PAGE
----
In grieving for the dead of Paris we must not forget that in Iraq, Syria, Nigeria and other conflict zones many more are being brutally killed every day. It is a cruel irony that these terrorist organisations which claim such adherence to Islam are killing so many Muslims. The situation is frightening when you see the scale of the turmoil in these countries and the brutality involved. The philosophy of these organisations seems a brutal form of fascism which wants to drag us back to the dark ages and abandon all the progress we have made in creating democracies which are open and fair and in particular respect the views and rights of minorities. We cannot be complacent about the nature of that threat. Some don’t like describing it as a war but on the other hand it will need the degree of determination and common endeavour we had in the Second World War if we are to defeat it.
The events in Paris has shown the strength of the fundamental values and beliefs of the French Republic. They are clear that they are a secular state and that symbols of religious faith must be kept out of their schools and public institutions. They have this strong commitment to the freedom of the press and freedom of speech
Egalite, fraternite, liberte the fundamental call of the French Revolution. They see such importance in this issue of freedom to insult who you like and deny any overt expression of religious belief. This has led to the banning of the wearing of the veil in public and in schools which has caused so much resentment within their Muslim community because they feel they are being singled out. This can never, never be any sort of excuse or justification for violence in return but it is something which causes alienation.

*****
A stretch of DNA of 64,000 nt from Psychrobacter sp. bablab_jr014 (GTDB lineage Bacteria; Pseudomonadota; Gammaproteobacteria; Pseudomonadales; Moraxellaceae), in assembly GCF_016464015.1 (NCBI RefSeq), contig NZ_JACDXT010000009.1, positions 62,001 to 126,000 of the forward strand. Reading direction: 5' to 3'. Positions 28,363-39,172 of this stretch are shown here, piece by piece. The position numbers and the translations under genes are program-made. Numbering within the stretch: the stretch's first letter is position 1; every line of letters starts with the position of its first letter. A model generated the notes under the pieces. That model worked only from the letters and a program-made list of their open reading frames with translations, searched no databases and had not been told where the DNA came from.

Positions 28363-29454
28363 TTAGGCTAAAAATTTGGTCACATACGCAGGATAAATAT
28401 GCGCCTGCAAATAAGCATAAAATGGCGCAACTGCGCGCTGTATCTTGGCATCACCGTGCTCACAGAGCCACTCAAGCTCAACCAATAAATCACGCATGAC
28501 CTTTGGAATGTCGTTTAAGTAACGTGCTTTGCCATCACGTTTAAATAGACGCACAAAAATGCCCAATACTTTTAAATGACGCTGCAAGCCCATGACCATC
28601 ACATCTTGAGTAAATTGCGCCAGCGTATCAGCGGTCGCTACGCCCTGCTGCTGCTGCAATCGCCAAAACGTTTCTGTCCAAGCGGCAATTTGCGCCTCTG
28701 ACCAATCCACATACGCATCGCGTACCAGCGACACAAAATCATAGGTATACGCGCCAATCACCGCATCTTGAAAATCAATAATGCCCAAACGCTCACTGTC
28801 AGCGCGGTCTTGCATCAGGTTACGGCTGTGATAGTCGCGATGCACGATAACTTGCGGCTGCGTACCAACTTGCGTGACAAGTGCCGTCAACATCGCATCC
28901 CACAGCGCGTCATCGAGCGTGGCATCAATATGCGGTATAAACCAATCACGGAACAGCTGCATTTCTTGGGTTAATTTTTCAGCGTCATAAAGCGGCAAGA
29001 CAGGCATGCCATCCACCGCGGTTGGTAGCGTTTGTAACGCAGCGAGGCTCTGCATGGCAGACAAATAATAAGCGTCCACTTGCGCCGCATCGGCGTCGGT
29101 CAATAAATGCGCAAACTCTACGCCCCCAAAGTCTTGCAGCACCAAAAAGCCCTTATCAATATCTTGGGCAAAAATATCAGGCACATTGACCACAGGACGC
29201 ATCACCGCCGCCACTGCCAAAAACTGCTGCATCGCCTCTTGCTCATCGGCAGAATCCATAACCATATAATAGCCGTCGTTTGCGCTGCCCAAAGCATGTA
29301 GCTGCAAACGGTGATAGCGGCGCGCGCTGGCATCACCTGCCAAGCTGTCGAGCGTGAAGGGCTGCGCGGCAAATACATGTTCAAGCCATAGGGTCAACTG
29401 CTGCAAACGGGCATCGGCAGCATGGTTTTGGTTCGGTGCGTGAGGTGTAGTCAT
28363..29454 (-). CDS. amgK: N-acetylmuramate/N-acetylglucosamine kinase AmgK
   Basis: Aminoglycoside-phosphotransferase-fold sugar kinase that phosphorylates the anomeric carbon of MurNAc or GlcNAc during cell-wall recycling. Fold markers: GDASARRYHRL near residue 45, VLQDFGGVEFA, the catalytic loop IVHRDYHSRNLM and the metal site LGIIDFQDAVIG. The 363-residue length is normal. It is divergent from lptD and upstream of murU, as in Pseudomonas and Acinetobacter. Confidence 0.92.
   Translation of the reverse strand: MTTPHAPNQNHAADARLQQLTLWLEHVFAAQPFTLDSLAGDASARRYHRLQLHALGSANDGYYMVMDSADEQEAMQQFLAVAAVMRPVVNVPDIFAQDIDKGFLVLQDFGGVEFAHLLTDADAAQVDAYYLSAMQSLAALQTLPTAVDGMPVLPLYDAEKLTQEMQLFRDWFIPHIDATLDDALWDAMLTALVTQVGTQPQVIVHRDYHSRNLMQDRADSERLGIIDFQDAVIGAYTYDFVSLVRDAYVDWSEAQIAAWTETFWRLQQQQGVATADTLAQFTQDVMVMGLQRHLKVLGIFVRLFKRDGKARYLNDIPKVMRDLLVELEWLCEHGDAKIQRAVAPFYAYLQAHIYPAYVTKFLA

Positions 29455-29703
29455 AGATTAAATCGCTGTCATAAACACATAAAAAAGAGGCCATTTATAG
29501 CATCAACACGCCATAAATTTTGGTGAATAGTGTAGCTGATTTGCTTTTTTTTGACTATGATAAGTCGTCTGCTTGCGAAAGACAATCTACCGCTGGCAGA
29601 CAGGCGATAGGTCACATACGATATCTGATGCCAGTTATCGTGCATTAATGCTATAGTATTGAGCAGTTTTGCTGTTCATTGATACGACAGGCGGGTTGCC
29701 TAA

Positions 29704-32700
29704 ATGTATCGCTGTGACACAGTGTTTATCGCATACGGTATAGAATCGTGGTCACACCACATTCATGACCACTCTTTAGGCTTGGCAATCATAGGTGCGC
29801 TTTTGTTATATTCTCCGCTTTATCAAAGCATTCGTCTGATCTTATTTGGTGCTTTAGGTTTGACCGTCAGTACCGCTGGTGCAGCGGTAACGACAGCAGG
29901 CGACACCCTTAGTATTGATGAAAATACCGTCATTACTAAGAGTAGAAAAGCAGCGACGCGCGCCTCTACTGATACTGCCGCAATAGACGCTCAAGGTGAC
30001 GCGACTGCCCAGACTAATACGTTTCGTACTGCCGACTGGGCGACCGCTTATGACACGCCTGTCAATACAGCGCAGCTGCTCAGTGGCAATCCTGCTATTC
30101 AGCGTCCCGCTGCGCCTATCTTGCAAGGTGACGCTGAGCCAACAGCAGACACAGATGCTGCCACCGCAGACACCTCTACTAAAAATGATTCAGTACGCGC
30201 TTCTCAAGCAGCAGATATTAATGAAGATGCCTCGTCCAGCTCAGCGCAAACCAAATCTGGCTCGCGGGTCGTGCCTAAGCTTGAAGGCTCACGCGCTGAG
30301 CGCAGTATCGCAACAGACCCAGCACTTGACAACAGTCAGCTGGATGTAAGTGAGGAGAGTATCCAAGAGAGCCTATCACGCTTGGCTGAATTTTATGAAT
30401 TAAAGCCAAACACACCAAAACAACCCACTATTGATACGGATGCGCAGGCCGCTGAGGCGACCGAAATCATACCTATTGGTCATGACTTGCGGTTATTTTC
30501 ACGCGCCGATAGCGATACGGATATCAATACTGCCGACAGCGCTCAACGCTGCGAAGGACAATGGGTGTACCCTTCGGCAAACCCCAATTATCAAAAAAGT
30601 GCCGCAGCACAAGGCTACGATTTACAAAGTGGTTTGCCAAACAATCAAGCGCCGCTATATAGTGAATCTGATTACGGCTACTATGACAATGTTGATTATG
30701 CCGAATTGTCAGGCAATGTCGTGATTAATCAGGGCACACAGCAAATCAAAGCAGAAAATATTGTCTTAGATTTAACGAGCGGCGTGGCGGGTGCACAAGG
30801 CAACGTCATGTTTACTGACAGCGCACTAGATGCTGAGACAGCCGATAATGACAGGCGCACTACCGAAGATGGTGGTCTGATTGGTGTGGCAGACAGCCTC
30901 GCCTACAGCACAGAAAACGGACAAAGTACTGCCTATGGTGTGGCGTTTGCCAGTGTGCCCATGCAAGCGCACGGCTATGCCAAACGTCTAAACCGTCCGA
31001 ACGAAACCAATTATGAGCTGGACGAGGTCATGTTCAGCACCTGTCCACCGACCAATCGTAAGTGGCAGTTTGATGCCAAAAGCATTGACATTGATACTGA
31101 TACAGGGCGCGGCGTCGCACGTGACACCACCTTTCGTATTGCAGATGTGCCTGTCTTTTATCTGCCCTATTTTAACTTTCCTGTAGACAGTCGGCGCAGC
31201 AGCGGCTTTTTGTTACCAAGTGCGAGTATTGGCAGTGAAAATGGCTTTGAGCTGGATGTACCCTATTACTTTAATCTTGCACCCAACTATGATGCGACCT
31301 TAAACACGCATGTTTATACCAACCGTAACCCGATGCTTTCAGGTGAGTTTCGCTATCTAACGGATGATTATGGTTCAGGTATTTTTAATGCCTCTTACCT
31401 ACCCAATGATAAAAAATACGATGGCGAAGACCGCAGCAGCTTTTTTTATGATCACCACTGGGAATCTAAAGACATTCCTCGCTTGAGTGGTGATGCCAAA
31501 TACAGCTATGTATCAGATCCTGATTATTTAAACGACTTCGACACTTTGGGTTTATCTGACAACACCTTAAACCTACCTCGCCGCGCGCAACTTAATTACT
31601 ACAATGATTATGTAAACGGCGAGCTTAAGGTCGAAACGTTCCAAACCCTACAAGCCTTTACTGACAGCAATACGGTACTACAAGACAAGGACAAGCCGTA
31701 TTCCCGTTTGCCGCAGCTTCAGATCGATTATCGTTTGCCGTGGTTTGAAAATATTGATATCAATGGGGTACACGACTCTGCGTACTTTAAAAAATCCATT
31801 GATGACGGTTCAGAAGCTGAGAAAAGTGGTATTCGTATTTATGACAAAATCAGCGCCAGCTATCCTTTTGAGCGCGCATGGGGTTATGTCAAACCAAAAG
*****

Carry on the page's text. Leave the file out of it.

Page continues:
The approach in the UK is different. It is not by chance that none of our mainstream media including the BBC had published cartoons of the prophet Mohammed before the Paris attacks and very few since. Some have criticised this as a sign of weakness and some have seen it as a sign of fear and intimidation. I don’t agree. In the UK it seems to be in the fundamentals of our values that we respect other people’s beliefs and traditions and what is important to them as long as they don’t impose it on us. What you might call live and let live. I think it is one of the best things about this country and one of the best things about Manchester where so many people have come from so many different backgrounds and on the whole live alongside one another respecting each other’s traditions. Some have criticised this “multiculturalism’ as a weakness – I see it as a strength.
As a Catholic I believe that a piece of bread ( the host ) is consecrated by a priest during the mass and becomes the body of Christ. I know many not of my faith see this as irrational and ridiculous but it is what I believe and it is very important to me. So I have no problem with anyone criticising the Catholic Church, what the Pope does, what certain priests have done but would see desecration of the sacrament of communion and the host of bread as we call it as very upsetting. Muslims regard any depiction of the Prophet the same way. So I want to live in a country where people are free to criticise and speak out and draw cartoons and use satire but I also hope it is a country which respects that some things are very important to some people and as long as they don’t break the law or impose their beliefs on others why would I want to go out of my way to insult those beliefs and upset them.